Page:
McAbee fossil bed not being protected
Iwrote last fall about concerns that the provincially approved commercial exploitation of the unique McAbee fossil beds near Cache Creek could render the world-class site scientifically worthless.
Shortly after my column appeared, I was frostily informed by the provincial government that after 14 years of commercial fossil hunters mining the beds using metal bars, hammers and shovels, the government had finalized plans to survey for damage and to sign a m e m o r a n d u m o f u n d e r s t a n d i n g ( MOU) with leaseholders that would protect the McAbee site. What the caller didn’t mention was that the adjacent provincially approved mineral lease on the McAbee fossil formation was an open pit cat litter quarry.
No, I’m not joking. Cat litter. Oops, that’s “ industrial absorbents” in provincial government New Speak. This would be hilarious were it a skit on The Daily Show or The Colbert Report. Unfortunately, it is not satire. It is reality in benighted British Columbia.
I was subsequently informed that the cat litter lease had lapsed last year. Did the province snatch it back for scientific research? Nope. I’m told the lease instead went to another private bidder — this one prominently featuring the terms “ drilling and blasting” in its title.
Although McAbee has been known for only a short time, the provincial government says it has already yielded 23 new species of insects and four new species of plants with “ the potential for many, many more to be discovered.”
Actually, says Simon Fraser University paleo-entomologist Dr. Bruce Archibald, the number of previously unknown species found there is already in the hundreds.
This really is a site of unsurpassed scientific value. The provincial government argues that everything is peachy now it has its MOU with McAbee leaseholders.
But Archibald mercilessly shreds the vaunted memorandum in a Feb. 12 letter to Agriculture and Lands Minister Ron Cantelon, who responds with the usual backside-covering, buck-passing bureaucratese about further study, potential research reserves, sustainable management, federal jurisdictions, etc.
Archibald warns Cantelon that incorrect scientific judgments have been made by the ministry, resulting in misdirected policy enabling site destruction. Yet other scientific judgments have been delegated to the leaseholders who, he says, lack the necessary expertise. For example, Archibald points out that the MOU distinguishes between “ significant” and “ common” fossils, the idea being that leaseholders can mine and keep all the common fossils they like, but significant fossils ( all vertebrates except common fish) must be donated to the province.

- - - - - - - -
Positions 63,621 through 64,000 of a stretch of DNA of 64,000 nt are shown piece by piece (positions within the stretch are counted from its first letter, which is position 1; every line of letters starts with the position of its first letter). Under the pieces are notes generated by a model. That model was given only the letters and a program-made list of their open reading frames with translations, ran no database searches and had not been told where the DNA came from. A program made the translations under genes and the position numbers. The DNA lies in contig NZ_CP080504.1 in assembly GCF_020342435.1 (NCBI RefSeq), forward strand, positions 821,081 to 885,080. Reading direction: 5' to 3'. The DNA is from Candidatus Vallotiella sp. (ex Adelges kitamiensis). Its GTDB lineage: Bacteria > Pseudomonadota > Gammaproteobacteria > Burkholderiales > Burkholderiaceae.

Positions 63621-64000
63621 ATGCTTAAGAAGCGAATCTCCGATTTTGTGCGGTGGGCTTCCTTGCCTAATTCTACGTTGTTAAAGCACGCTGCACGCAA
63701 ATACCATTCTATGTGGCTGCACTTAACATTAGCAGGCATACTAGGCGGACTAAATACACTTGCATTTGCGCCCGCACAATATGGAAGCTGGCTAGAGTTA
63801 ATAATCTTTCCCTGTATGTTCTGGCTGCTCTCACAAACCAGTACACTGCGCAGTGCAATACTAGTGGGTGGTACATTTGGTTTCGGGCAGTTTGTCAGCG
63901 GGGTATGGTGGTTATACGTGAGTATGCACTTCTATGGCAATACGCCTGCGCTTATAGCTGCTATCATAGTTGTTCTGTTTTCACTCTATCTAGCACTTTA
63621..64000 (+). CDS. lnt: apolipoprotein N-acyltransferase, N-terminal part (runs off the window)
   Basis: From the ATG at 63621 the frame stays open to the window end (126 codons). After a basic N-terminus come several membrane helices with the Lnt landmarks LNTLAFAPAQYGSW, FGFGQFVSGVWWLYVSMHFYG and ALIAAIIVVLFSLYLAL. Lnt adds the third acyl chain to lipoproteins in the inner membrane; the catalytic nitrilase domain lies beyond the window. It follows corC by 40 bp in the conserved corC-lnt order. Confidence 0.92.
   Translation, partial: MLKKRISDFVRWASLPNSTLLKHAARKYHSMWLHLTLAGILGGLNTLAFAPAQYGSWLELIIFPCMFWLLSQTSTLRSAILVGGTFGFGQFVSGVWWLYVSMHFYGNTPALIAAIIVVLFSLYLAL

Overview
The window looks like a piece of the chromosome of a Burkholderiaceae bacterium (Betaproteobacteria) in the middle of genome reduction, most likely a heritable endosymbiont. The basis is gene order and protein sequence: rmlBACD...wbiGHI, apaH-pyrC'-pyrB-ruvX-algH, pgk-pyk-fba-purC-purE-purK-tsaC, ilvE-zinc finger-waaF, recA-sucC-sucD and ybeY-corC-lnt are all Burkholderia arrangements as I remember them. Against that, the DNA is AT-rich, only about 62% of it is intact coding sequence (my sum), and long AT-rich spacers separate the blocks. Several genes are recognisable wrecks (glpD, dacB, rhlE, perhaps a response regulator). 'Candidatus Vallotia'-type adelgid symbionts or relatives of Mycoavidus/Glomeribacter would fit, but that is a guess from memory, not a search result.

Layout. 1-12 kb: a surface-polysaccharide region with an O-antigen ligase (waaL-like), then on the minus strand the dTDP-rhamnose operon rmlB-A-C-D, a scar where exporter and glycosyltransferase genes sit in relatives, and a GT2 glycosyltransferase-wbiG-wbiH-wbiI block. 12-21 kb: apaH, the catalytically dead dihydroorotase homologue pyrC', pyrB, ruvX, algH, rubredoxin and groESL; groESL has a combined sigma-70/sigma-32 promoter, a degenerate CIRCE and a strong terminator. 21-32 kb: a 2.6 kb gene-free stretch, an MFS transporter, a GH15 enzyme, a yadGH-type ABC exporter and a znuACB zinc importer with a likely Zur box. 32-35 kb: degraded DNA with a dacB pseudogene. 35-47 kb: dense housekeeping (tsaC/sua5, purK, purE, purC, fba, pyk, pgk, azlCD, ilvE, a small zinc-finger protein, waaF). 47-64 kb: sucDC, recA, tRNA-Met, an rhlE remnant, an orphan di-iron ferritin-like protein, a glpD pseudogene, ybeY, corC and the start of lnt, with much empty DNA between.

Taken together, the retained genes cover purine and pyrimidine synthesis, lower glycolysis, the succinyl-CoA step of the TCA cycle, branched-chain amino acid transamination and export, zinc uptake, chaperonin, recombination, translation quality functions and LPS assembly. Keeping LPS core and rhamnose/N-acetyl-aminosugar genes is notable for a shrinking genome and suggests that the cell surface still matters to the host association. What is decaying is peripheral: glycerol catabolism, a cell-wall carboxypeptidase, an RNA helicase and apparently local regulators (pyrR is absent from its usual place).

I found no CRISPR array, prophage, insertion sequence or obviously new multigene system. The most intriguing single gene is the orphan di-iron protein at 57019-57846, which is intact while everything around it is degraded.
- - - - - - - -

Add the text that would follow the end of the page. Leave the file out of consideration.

The real value of the site is not the beautiful individual specimens it yields, Archibald argues, it’s communities of species.
This separation of the fossils into significant and common categories represents a stunning failure to understand that the scientific importance of the site is the opportunity it presents to study how the fossils relate to one another in space and evolve over time as stratified assemblages of fossils.
“ Deciding what insect fossils are important results from false assumptions,” he wrote in an exasperated e-mail responding to my questions
“ In fact, they’re all important. Even the ones not presented for inspection by the claimholders for whatever reason, and the ones that are destroyed in the excavation process by those who haven’t the motivation or eye to see and retain obscure specimens.”
British Columbians have a right to demand a management plan that ensures and gives priority to preserving the genuine scientific integrity of the deposits.